I am coming down with a virus that is going around, and at the same time I am stressed out over changes in my employers health insurance. To add injury to insult (no pun intended), I am going in for surgery on friday - to remove some pre cancerous tissue from my back.

 

I am already using about 30% more insulin (since thursday) - what am I supposed to expect happen after the surgery?

 

I am a new pumper, and have not gone thru any of this before..

 

Any insight/experiences are greatly appreciated!

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Anders, I haven't found that my various surgeries had any effect on my BG unless steroids are involved. YDMV. Hope you get rid of the virus soon!
My experience has been like pup's. While my insulin needs usually increase slightly before surgery, colonoscopy, etc., it seems come down quickly after surgery or the procedure. Last winter, I had some minor surgery done and before surgery, my numbers were up and I increased my basal to cover; however, within an hour after surgery, my numbers fell very quickly and I ended up low before leaving the hospital. My guess is that I'm much more stressed because of anticipating the surgery, but once over, I settle down quickly. In these circumstances, my doc always tells me not to worry about a couple of days with slightly higher numbers. Stressing about the blood sugar only makes it worse. This is not the case if steroids are involved. You certainly have several things going on that will cause stress.

Also, I've had really good luck with the anesthesiologists when I've had surgery since going on the pump. While the doc doing the surgery is clueless sometimes, the anesthesiologists haven't been. I usually put my pump in a baby sock and pin it to the outside of the hospital gown. That way everyone knows its there. Plus I talk to the anesthesiologist prior to him putting me under and my expierience has been that they always ask me what my basal is, if I've changed it in anticipation of surgery, etc.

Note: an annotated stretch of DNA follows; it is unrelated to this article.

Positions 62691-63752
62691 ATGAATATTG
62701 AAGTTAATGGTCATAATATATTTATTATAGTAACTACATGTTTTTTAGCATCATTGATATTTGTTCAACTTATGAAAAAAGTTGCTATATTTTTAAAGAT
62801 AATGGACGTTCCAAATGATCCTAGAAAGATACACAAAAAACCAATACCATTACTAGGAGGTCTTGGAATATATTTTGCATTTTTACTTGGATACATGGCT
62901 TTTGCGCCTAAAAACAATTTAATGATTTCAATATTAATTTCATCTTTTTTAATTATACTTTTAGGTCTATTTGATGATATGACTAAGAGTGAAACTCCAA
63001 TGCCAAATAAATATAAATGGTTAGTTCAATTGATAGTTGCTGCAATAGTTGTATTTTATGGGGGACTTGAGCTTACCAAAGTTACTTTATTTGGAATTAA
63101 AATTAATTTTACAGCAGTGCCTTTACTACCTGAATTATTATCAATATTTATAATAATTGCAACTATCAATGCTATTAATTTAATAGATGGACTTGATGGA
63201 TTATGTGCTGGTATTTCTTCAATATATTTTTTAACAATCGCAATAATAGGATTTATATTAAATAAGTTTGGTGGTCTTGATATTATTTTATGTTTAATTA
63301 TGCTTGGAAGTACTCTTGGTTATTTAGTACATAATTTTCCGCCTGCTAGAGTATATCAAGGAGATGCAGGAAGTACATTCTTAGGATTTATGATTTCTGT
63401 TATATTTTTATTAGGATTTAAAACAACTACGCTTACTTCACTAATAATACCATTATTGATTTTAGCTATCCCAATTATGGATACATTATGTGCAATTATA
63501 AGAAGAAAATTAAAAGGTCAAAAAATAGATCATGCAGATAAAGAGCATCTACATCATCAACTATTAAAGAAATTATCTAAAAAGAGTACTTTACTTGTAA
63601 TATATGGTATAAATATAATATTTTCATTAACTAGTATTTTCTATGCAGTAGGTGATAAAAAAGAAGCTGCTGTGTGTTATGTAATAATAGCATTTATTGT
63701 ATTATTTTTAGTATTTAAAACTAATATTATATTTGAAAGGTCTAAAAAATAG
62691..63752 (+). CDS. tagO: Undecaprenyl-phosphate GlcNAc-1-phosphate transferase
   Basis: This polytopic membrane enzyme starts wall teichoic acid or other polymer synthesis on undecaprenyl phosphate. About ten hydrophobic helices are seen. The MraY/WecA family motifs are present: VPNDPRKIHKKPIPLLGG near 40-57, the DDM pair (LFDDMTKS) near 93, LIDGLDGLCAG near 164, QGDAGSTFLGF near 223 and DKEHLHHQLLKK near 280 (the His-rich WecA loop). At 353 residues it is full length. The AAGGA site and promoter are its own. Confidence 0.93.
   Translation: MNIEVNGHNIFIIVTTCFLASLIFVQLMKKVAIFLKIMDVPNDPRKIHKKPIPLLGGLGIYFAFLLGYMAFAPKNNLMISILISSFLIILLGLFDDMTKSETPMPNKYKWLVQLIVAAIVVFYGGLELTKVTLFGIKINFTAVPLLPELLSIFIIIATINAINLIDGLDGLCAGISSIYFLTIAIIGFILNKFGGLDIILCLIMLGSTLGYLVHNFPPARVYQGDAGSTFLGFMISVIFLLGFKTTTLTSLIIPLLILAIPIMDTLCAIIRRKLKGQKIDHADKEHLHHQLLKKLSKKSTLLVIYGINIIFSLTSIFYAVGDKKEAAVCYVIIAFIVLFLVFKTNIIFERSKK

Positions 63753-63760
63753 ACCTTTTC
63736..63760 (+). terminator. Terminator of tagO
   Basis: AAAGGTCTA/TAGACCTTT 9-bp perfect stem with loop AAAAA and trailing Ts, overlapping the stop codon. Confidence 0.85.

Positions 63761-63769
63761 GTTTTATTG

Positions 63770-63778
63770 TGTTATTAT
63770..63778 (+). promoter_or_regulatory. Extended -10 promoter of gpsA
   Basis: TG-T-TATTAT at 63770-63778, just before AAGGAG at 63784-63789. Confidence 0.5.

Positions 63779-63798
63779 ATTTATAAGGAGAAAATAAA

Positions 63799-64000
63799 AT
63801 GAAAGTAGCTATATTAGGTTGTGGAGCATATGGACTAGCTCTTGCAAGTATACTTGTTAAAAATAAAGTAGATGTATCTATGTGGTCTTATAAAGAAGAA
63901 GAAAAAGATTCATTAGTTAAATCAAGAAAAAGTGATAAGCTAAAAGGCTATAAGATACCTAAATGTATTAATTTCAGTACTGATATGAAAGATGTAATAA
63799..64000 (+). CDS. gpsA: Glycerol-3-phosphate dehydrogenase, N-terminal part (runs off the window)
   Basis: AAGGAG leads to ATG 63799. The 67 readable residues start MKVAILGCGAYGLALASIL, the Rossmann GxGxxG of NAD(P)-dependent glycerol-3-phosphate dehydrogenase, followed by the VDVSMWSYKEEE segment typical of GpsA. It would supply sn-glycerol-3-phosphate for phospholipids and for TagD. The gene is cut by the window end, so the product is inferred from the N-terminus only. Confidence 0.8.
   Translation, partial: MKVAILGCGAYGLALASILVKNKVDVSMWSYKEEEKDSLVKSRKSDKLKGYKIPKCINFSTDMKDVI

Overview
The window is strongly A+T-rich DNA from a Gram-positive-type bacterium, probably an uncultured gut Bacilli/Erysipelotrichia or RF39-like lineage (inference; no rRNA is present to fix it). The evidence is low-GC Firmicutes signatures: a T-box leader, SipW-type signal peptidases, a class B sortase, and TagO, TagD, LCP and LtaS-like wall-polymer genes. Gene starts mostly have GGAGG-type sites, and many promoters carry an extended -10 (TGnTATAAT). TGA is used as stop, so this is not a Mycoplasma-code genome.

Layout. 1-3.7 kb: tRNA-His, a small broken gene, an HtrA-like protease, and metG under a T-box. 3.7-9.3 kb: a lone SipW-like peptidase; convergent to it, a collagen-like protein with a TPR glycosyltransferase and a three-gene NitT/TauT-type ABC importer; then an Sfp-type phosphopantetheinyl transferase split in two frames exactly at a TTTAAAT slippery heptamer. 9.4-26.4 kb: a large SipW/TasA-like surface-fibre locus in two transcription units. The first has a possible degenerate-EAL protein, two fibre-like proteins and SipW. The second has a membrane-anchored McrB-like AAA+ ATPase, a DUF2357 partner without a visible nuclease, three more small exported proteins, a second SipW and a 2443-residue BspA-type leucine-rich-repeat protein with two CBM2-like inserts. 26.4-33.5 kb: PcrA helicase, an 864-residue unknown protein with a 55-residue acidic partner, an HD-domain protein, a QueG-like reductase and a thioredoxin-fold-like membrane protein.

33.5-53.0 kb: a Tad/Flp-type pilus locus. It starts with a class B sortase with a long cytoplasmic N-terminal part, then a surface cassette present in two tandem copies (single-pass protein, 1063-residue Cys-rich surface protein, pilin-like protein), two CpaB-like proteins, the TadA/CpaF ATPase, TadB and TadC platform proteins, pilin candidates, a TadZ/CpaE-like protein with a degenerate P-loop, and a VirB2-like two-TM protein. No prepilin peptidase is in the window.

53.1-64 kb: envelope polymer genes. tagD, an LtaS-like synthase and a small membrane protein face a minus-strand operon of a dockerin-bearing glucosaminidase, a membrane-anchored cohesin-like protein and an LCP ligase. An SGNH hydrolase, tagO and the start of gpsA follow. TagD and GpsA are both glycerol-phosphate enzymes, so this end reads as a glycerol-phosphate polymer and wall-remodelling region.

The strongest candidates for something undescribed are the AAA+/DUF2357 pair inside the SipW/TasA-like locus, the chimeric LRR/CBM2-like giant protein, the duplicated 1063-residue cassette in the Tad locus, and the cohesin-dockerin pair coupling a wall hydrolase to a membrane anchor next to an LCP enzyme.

Good luck. I hope everything goes well and you feel better soon.
I needed considerably more insulin after an appendectomy 10 years ago. I was a new pumper then and don't remember now how I handled it, but I was certainly high post-op for a couple of days. In general, when I'm sick and seeing highs or on steroids and seeing crazy highs, I increase my basal by 10-30% and run it there until I see my first two lows in a row. Then I assume my body is responsive to insulin again.

Any time you go in for surgery, it may be helpful to have a letter from your endo stating how much or how little control over your pump management and blood sugars you are to have. During that appendectomy, I was not told that they removed my pump and had it locked in the nurse's station. I had to call a doctor to come fight with the nurses to let me take over my own insulin management in the days to follow (which may have been why I was running so high).

By contrast, after my c-section last year, I was allowed full control over my pump and meter throughout my hospital stay. Hospitals have come a long way, but it pays to have your wishes in writing.
Thanks for the information - fortunately my procedure is an out patient thing, so I should be in and out of there within hours - but still, I appreciate your input - and it may be very useful for someone else :)

Sickness and stress definitely affect blood sugars. Both increase gluconeogenesis (body making its own sugar to dump into your blood) so you need more insulin for that. It's tough to say how much because that all depends on the sickness or level and type of stress. What I've found very helpful is low to moderate exercise like walking for AT LEAST 30 minutes 2 to 3 times a day because this will help reduce some gluconeogenesis and help with insulin sensitivity that might go down due to higher glucose values. Don't know anything about surgery itself, but if the surgery is stressing you out, take a walk before you go in. Good luck.

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